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439748 (2) [Avatar] Offline

This is my solution for the practice exercise 3.4.5

def large_lines!(path) do!(path)

And the result is: 'n\nn'

I checked the solution and it has the same result.

if I added a couple of lines to the text file and I get the expected result with my code and the solution code: [110, 10, 110, 1, 2, 3].

Is this the default behavior or do I need to do something else to get always a list?

sjuric (109) [Avatar] Offline
I assume you expect the result [110, 10, 110]. The thing is that you in fact do get that result. However, a list of integers will be displayed as the character string (aka Erlang string) if all of its elements are ASCII codes representing printable characters. This is briefly mentioned in the book at the end of page 46 (PDF page 71).

You can easily verify this in iex:

iex(1)> [110, 10, 110]

And you can also check that both values are the same thing:

iex(2)> [110, 10, 110] == 'n\nn'

If there is a non-printable character in the list, then a list of integer is displayed. This is the reason why you see integers if you add a couple of short lines, since 1, 2, and 3 don't correspond to printable characters.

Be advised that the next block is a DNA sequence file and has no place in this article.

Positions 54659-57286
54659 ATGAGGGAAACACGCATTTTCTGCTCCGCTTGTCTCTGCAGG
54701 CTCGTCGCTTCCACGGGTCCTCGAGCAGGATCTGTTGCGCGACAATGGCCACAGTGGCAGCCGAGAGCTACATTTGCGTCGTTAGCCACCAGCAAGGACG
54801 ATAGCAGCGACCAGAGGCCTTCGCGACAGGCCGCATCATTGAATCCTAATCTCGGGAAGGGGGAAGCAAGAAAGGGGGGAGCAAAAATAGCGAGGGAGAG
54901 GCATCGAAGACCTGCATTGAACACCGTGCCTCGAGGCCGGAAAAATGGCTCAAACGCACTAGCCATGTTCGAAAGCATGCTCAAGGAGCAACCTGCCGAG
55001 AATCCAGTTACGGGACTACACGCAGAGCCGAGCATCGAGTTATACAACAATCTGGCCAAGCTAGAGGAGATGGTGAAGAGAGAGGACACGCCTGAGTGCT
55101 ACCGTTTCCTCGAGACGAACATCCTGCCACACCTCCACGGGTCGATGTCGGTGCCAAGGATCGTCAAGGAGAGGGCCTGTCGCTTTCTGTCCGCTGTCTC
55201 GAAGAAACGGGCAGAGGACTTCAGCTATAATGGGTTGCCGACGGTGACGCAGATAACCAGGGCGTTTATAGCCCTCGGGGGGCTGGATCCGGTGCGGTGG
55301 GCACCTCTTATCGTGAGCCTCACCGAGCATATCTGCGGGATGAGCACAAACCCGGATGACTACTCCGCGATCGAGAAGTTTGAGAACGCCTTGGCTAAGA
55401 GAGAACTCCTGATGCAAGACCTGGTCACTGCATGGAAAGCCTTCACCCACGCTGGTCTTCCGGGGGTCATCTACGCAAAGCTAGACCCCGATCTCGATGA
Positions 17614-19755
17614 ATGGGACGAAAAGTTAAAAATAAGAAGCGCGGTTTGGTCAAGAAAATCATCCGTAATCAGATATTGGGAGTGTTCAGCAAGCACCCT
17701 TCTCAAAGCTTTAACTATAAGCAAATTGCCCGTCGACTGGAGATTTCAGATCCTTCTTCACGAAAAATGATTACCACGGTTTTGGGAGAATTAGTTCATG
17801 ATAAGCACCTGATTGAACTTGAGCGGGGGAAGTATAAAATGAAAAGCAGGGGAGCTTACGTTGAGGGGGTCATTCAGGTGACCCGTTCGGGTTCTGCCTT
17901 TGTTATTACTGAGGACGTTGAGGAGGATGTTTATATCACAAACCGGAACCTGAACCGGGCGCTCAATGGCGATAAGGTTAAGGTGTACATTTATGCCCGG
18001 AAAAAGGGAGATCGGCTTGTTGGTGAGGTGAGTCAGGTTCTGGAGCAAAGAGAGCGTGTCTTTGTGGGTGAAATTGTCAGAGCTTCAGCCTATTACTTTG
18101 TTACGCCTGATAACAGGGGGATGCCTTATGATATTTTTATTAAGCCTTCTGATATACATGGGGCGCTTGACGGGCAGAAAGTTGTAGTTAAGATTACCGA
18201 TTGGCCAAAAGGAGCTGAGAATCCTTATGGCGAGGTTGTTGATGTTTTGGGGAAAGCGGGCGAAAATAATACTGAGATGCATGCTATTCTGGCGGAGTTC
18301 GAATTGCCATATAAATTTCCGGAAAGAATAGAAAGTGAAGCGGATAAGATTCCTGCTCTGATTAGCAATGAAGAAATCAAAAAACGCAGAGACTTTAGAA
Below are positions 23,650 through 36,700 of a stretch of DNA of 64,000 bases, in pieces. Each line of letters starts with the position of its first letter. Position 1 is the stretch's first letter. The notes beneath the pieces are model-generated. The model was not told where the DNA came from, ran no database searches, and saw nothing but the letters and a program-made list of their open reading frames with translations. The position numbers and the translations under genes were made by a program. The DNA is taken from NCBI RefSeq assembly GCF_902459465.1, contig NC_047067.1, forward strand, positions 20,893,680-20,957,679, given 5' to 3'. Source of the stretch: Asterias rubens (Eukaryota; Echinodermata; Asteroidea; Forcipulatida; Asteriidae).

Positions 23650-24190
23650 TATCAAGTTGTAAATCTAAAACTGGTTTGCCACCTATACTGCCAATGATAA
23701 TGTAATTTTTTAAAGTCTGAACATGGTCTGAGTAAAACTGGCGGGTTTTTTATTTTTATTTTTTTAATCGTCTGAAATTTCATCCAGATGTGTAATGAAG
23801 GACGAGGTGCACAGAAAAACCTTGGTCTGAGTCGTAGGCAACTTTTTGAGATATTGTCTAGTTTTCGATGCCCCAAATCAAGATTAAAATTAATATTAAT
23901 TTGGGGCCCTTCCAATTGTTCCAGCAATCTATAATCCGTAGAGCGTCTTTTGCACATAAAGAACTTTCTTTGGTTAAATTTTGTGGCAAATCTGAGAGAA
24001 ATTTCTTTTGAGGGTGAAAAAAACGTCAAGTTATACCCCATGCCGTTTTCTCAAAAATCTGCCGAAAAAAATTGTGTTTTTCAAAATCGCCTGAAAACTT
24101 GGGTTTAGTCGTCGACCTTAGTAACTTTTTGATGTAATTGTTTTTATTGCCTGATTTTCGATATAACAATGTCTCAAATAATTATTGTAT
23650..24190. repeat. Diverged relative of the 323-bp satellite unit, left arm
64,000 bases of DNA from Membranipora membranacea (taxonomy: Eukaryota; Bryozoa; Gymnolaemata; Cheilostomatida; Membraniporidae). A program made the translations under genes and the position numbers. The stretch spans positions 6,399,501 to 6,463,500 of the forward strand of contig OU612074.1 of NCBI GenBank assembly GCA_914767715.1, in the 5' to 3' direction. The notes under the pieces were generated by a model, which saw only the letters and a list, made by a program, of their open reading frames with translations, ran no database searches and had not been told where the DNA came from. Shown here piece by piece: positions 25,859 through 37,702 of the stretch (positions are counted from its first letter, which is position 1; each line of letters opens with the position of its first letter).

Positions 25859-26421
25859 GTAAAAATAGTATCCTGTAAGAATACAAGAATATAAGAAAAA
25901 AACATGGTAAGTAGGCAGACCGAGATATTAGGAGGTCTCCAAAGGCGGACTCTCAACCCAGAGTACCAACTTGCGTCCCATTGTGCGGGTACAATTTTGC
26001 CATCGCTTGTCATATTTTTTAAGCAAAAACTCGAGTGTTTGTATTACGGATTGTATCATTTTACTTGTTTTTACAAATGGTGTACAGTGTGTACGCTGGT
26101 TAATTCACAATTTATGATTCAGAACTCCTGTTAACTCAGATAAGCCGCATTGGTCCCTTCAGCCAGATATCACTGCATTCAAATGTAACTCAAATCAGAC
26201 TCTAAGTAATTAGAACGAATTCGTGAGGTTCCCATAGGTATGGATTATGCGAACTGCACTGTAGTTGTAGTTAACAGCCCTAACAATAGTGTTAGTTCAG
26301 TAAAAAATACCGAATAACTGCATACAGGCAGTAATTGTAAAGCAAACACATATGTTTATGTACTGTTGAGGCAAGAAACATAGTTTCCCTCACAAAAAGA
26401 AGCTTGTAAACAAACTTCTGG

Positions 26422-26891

If you're using inspect or IO.inspect to display your results, you can explicitly disable this conversion:

iex(1)> IO.inspect([110, 10, 110], charlists: :as_lists)
[110, 10, 110]

In the snippet above, [110, 10, 110] is the output printed by IO.inspect, while 'n\nn' is the result of the function, which is still converted by the shell into a charlist.

You can also prevent iex from converting expression results into a charlist using IEx.configure:

iex(1)> IEx.configure(inspect: [charlists: :as_lists])

iex(2)> [110, 10, 110]
[110, 10, 110]

However, in this case Erlang strings are also going to be printed as list of integers:

iex(3)> 'a character list'
[97, 32, 99, 104, 97, 114, 97, 99, 116, 101, 114, 32, 108, 105, 115, 116]

439748 (2) [Avatar] Offline
Thanks for the answer, it was really helpful.

100% recommended book.

I thought that I could have issues looping through it, but no, it is just the representation as you mentioned on your answer.

Streams.large_lines!("test1.txt") |> Enum.each(&IO.puts(&1) )

Thanks again.